Valentine’s Day is no longer just a day for lovers for Gisele Lachman. It was on Feb. 14 that she was notified that she was chosen as a National Merit Scholarship Finalist, placing her among the top one percent of the nation’s brightest and most promising students. The Oyster Bay High School senior is among 15,000 finalists vying for three types of scholarships — a National Merit $2,500 Scholarship, a corporate-sponsored award or a college-sponsored award. Of the 15,000 finalists, about 7,600 scholarship winners will be announced in the spring.
There were several requirements to be considered for the scholarship competition, including an essay. “We had to write about a time in our lives when we were challenged,” said Gisele, who is 17. “For me it was when I was away at Yale for a summer enrichment program. I had to create a start-up company and was told the third day that my idea wasn’t any good. And it was too late to start over.”
Her idea, shoe insoles with pressure displacement that would count the wearer’s steps, ended up winner her second prize.
Selection as a National Merit Finalist is based on a stellar academic record and participation in school and community activities. Additionally, one needs to have leadership capabilities and have received honors and awards during all four years of high school. And candidates must earn outstanding scores on the Scholarship Aptitude Test/National Merit Scholarship Qualifying Test.
Gisele earned a 1530 on her SAT, which places her in the 99th percentile among her peers. And she’s also well rounded, having served as the student council president for three years and as a member of several high school athletic teams including varsity cross country, varsity winter track and varsity spring track. She is also a youth leader in St. Dominic’s Church Youth Group.
“It’s always been my goal to be well rounded,” Gisele said. “Education was a priority but I wanted to have a healthy relationship with the community. And my brother Zachery, who is a freshman, is really smarter than me.”
Modest and intelligent, but there is more to Gisele. She wants to better the world.
“The motto at Wharton Business School, which Gisele is hoping to attend, is to teach students how to use business investments to better the world,” said Donna, Gisele’s mother. “But her strongest attributes are that she is very kind, smart and extremely detailed in her thinking. She’s beautiful outside and inside.”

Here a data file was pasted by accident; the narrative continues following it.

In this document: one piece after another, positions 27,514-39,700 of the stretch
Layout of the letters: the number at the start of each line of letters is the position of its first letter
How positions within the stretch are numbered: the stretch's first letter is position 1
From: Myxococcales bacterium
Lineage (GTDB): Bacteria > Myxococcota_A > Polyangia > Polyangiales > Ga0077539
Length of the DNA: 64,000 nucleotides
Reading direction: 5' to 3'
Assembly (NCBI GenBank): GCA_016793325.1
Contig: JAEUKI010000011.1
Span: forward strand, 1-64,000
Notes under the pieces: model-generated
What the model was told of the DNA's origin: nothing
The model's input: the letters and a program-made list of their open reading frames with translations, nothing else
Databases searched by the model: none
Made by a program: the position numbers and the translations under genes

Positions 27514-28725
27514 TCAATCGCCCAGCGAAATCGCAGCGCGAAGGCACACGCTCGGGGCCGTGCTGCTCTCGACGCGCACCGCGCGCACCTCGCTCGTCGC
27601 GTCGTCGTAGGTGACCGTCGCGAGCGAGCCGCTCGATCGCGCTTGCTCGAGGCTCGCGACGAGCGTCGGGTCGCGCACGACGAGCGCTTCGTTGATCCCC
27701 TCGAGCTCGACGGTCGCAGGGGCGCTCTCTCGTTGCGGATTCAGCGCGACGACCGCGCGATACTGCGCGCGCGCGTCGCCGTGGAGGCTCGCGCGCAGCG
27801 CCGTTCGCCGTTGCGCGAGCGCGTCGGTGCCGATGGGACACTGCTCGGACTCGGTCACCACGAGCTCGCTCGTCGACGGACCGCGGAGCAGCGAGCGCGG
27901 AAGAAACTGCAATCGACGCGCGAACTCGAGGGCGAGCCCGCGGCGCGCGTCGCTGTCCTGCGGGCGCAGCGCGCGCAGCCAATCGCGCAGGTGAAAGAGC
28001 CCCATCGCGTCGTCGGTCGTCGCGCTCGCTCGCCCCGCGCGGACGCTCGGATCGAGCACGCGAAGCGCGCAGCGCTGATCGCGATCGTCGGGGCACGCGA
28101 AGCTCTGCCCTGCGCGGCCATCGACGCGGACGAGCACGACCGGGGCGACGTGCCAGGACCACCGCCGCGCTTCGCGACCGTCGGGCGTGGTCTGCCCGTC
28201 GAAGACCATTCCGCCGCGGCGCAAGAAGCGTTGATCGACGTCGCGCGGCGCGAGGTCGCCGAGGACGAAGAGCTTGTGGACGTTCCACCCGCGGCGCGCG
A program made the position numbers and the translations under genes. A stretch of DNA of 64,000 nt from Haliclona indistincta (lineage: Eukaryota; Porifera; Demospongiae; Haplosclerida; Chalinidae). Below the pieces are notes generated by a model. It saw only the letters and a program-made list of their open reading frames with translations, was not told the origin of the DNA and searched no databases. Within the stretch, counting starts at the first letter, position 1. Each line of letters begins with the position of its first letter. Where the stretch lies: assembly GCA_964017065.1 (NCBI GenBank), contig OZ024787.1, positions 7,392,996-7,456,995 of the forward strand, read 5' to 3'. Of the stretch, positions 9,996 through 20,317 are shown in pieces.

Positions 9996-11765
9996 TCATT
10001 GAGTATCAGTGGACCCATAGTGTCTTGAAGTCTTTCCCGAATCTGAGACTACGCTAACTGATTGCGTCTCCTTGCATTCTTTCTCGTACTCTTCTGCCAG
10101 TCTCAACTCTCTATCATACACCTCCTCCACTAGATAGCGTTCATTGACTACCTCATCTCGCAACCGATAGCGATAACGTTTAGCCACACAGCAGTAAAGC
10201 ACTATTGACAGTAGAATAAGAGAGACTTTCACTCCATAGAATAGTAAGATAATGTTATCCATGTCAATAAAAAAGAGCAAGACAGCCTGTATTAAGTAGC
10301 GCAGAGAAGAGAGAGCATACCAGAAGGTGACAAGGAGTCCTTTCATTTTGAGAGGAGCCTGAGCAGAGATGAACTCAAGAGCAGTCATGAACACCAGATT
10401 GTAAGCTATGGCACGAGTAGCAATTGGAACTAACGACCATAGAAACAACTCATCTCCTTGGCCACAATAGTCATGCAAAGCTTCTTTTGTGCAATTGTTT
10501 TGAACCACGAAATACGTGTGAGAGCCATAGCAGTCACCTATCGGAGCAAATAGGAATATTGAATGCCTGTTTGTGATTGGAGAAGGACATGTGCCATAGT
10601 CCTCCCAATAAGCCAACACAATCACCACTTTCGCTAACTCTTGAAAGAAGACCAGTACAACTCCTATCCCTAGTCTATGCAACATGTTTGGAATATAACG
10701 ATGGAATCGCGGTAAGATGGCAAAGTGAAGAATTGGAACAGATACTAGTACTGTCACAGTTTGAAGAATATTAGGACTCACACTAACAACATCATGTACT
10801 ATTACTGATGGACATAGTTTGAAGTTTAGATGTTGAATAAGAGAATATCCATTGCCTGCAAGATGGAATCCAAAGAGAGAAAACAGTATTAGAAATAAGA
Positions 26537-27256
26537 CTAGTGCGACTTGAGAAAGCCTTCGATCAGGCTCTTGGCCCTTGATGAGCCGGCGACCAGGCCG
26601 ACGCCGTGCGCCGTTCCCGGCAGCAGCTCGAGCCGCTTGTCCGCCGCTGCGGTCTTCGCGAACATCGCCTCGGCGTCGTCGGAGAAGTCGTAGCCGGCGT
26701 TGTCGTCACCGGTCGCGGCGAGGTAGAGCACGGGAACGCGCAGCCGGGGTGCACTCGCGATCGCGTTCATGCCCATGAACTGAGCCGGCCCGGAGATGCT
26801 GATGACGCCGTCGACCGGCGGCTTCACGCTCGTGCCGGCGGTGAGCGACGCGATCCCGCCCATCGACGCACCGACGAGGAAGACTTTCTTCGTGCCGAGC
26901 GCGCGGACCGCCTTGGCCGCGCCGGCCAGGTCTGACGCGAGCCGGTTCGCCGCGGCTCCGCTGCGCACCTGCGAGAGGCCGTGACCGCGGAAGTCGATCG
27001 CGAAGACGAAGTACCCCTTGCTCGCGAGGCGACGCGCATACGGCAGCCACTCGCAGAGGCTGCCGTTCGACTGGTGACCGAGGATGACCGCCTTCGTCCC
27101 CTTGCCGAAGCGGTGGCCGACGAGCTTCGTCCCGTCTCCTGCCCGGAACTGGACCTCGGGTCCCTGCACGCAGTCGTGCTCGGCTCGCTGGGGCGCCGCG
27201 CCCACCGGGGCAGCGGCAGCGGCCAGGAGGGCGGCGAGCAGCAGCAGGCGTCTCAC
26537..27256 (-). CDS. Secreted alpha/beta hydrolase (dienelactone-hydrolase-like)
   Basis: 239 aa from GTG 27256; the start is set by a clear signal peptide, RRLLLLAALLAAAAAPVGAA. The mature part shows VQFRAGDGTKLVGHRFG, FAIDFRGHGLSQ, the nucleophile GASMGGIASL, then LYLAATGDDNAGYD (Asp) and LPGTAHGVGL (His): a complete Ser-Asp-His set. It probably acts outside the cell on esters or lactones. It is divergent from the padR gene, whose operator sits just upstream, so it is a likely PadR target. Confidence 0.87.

Gisele wants to major in finance in college, particularly in impact investing. She’d like to advise people on developing investments and develop finance strategies that give back a return. “But it also needs to be a non-monetary return,” she said, “that helps the community.”
She has always been intelligent, said Donna. She and her husband Raj wanted Gisele to have a foundation that included an understanding of team spirit, to have good work ethics and master time management skills. Perhaps this background led Gisele to find a method to enhance what she had innately.
According to Gisele, one doesn’t need to be smart to do well in school. “I could teach people how to do school,” she said. “You have to have a method. Focus on your weaknesses and never lose sight of your goals.”
And also, be able to step back from stress and realize what you need to do and do it calmly, she added.
Running has always helped Gisele to conquer stress. And she’s good at it too. When she was in the 8th grade she was so fast the coach moved her to the varsity team.
“I’ve always loved my team. We are so close,” Gisele said. “Running releases stress. Instead of going home and studying I can release stress and re-center.”
Her father is a certified public accountant and a chief financial officer who manages a hedge fund. He couldn’t be prouder of Gisele. “I think of her as my little angel and have always thought of her as my Harvard baby,” he said. “She has always worked very hard and been very focused. I always say, ‘Go kill it every day,’ and she always did.”
Gisele, who is taking college level French, said she loves school. “I like to learn,” she said. “I think learning is really important and to be able to talk and have a background on all things, not just what you want to do is also important.”
It’s possible, she also said, to use experiences in high school to configure who you become.
“The busiest time on student council is organizing homecoming,” she said. “You have to get all of the grades involved and on homecoming day there are all the floats to manage. Being a part of student council shaped my time management skills. It also helped me with socialization. I’ve met so many different types of people.”
Studying music also helped her, she said. Gisele began playing the piano when she was four years old. “Having to memorize notes helped me develop so many skills early,” she said.
Gisele is looking forward to attending college. Her advice for success is as follows: “You have to have a healthy, supportive environment and want to push yourself,” she said. “And you have to be o.k. with having pressure on you.”